Precision Teaching is a systematic measurement system that guides instructional decision making. Precision Teaching effectively and efficiently strengthens fluent responding by reinforcing high frequency responding. To do this, Precision Teaching relies on a very precise and sensitive measurement system that "tells a story" through the data presented on a chart (see above image). This learning picture allows the chart to function as an analytical tool. Read more below to learn about Precision Teaching!
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What is fluency?
Fluency is the ability to engage in a behavior effortlessly and with accuracy. Great examples of fluent behavior are 1) Tiger Woods swinging his driver, 2) Mozart playing the piano, 3) a bank teller counting money, and 4) a chef chopping an onion. All of these individuals perform their skill without hesitation and with near perfection. Fluency can be found in academics as well! Teachers are fluent in the subject areas they teach. Precision Teaching methods are excellent at building performance to these high standards, or fluent levels.
From where did Precision Teaching originate?
Precision Teaching was developed from the science of learning, or behavior analysis, which is a subset of psychology. Ogden Lindsley, a student of B. F. Skinner, sought to bridge the gap between behavior analysis and education. Therefore, Dr. Lindsley applied the principles he learned from Dr. Skinner to education. He developed the sensitive measurement system, the Standard Celeration Chart, and with his students, began to establish key features and methods of Precision Teaching.
Why Precision Teaching?
In comparison to many other teaching techniques, Precision Teaching is an evidence based practice. Data from within subject, group, and longitudinal studies show that the Precision Teaching method is both effective and efficient. The largest study of Precision Teaching is the Great Fall Precision Teaching Project in Great Falls, Montana (Beck & Clement, 1991). For 15 years, students of Great Falls received Precision Teaching training. Schools were randomly assigned to either 1) receive PT services or 2) serve as the control groups where students were taught using traditional educational methods. Teachers who used PT allowed student performance to guide advancement through a curriculum sequence. The first review of the project in 1975 compared performance of struggling students in grades 1-4. Fifteen of the 19 experimental-control group comparisons performed significantly better on post-test examinations. In 1979, students in 1st through 4th grades who received Precision Teaching methods significantly out performed the control groups in areas of reading, math, and spelling, as measured by the Iowa Test of Basic Skills. Similar results were replicated throughout the course of the project.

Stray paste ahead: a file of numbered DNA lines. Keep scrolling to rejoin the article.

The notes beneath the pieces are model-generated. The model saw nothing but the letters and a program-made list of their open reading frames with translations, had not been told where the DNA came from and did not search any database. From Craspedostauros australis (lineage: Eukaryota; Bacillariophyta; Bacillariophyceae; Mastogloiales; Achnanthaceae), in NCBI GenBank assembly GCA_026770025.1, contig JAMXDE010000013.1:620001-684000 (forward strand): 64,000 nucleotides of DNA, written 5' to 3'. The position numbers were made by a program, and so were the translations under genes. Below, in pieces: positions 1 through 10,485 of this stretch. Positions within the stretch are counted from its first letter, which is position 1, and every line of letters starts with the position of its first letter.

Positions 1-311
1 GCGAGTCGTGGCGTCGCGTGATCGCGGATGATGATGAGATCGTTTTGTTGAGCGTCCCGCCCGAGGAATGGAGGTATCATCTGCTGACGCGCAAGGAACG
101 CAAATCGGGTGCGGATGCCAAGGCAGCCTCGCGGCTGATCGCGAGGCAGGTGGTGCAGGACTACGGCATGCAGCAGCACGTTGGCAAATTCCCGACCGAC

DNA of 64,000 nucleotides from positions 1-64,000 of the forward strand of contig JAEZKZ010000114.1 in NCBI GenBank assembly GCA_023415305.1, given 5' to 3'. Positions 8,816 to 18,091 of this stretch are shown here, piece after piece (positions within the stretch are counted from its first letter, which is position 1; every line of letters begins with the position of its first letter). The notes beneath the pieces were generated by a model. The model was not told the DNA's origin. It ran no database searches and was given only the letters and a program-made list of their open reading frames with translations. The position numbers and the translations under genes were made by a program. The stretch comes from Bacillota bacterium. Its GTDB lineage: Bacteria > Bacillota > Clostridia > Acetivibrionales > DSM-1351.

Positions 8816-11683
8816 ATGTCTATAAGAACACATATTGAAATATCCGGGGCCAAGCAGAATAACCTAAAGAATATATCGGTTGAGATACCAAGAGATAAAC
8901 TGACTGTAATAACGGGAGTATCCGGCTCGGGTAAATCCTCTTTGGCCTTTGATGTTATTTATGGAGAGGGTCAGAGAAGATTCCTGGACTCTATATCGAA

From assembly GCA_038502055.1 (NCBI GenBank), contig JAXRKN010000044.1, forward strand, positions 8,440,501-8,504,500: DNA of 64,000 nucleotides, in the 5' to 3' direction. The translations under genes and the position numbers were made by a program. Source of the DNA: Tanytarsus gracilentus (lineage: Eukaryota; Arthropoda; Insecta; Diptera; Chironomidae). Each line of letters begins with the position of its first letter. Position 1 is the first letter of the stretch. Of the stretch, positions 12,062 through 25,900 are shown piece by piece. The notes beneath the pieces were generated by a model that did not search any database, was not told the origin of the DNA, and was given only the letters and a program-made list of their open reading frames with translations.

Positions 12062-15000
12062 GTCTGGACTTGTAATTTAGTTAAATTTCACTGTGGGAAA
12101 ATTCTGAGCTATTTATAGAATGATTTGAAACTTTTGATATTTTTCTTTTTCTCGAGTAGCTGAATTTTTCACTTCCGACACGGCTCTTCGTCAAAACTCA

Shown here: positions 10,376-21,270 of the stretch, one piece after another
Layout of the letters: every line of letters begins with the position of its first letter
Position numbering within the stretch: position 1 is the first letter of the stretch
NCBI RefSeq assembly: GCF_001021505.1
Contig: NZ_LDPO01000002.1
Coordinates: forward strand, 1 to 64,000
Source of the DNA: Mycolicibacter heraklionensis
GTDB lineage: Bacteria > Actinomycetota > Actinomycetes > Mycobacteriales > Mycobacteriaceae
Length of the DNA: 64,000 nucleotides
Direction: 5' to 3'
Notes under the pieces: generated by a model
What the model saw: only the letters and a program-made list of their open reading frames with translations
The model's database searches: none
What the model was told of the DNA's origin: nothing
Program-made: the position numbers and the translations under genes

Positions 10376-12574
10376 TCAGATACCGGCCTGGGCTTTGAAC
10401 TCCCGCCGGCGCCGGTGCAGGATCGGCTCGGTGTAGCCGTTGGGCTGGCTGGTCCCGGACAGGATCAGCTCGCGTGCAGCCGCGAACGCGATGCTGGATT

How is Precision Teaching different from traditional education?
1. Precision Teaching is a subset of Behavior Analysis, a field of Psychology. It does not come from the School of Education.
2. Mastery is defined beyond 100%. Sally and Bobby both earned 100% the same test. However, Sally completed the test in 15 min and Bobby needed an hour. Obviously, there is a difference between these two learners. Percent correct unfortunately masks this important difference. Therefore, in addition to 100% accuracy, Precision Teaching uses well researched frequency aims (performing a skill at a certain speed) to serve as the criteria for mastery.
3. Data collection! Not only does Precision Teaching incorporate a different measurement system, Precision Teaching instructors constantly collect data on a number of academic behaviors.
4. Precision Teaching believes that the "child knows best," not the instructor. In other words, the child's behavior guides the teacher. Instead of forcing a child to learn a particular way, Precision Teaching identifies the individual learning style of that child.
5. Just because something was "taught" from the perspective of the instructor does not mean that learning occurred. Furthermore, just because a student says they "know" something, does not mean that they actually do. We rely on the behavior data and the well researched standards to identify if the student understands a particular concept and is proficient at a specific skill.
6. Precision Teaching relies less on instruction and more on practice.